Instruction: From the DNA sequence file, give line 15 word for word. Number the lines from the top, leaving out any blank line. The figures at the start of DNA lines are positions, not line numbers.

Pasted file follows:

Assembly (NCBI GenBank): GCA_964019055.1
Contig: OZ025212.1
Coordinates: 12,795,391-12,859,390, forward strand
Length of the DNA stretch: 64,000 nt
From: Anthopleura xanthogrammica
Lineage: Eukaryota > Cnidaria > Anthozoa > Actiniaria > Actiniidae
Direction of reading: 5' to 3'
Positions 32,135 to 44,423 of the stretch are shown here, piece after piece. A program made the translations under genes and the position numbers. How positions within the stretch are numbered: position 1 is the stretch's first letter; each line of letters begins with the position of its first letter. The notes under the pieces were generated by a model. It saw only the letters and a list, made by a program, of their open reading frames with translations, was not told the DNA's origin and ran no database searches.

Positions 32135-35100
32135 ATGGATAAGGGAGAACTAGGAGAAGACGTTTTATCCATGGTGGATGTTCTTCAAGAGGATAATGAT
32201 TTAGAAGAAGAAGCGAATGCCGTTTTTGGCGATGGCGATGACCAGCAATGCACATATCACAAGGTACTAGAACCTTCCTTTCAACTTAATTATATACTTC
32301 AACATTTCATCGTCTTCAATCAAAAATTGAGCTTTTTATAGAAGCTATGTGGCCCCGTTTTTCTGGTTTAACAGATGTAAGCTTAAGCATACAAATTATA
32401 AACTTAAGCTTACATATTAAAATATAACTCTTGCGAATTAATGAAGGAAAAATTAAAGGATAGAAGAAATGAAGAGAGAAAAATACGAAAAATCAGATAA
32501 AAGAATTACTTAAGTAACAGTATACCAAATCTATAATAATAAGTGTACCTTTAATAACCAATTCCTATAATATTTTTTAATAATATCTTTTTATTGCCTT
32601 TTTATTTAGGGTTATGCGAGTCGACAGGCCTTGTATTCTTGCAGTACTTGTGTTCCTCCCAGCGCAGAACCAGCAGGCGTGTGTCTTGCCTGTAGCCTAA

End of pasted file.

32601 TTTATTTAGGGTTATGCGAGTCGACAGGCCTTGTATTCTTGCAGTACTTGTGTTCCTCCCAGCGCAGAACCAGCAGGCGTGTGTCTTGCCTGTAGCCTAA